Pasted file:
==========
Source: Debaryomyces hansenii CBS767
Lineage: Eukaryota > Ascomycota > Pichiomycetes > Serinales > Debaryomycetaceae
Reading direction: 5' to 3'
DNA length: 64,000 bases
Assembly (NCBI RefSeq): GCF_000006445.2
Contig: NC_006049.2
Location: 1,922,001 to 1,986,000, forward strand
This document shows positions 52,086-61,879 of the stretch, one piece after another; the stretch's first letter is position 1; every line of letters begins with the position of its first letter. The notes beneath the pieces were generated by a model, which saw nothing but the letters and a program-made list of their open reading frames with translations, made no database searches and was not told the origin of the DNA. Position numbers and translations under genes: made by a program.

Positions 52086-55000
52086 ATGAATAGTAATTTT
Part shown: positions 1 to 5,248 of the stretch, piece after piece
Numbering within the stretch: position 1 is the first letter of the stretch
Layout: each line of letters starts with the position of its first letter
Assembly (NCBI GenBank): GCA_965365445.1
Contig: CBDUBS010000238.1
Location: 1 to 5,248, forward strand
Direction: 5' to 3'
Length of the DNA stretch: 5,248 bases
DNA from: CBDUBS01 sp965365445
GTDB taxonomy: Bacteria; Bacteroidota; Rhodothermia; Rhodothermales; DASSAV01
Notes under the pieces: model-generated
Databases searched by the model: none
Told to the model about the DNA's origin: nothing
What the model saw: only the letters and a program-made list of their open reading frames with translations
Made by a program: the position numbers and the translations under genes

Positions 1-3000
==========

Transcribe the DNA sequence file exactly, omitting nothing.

Source: Debaryomyces hansenii CBS767
Lineage: Eukaryota > Ascomycota > Pichiomycetes > Serinales > Debaryomycetaceae
Reading direction: 5' to 3'
DNA length: 64,000 bases
Assembly (NCBI RefSeq): GCF_000006445.2
Contig: NC_006049.2
Location: 1,922,001 to 1,986,000, forward strand
This document shows positions 52,086-61,879 of the stretch, one piece after another; the stretch's first letter is position 1; every line of letters begins with the position of its first letter. The notes beneath the pieces were generated by a model, which saw nothing but the letters and a program-made list of their open reading frames with translations, made no database searches and was not told the origin of the DNA. Position numbers and translations under genes: made by a program.

Positions 52086-55000
52086 ATGAATAGTAATTTT
Part shown: positions 1 to 5,248 of the stretch, piece after piece
Numbering within the stretch: position 1 is the first letter of the stretch
Layout: each line of letters starts with the position of its first letter
Assembly (NCBI GenBank): GCA_965365445.1
Contig: CBDUBS010000238.1
Location: 1 to 5,248, forward strand
Direction: 5' to 3'
Length of the DNA stretch: 5,248 bases
DNA from: CBDUBS01 sp965365445
GTDB taxonomy: Bacteria; Bacteroidota; Rhodothermia; Rhodothermales; DASSAV01
Notes under the pieces: model-generated
Databases searched by the model: none
Told to the model about the DNA's origin: nothing
What the model saw: only the letters and a program-made list of their open reading frames with translations
Made by a program: the position numbers and the translations under genes

Positions 1-3000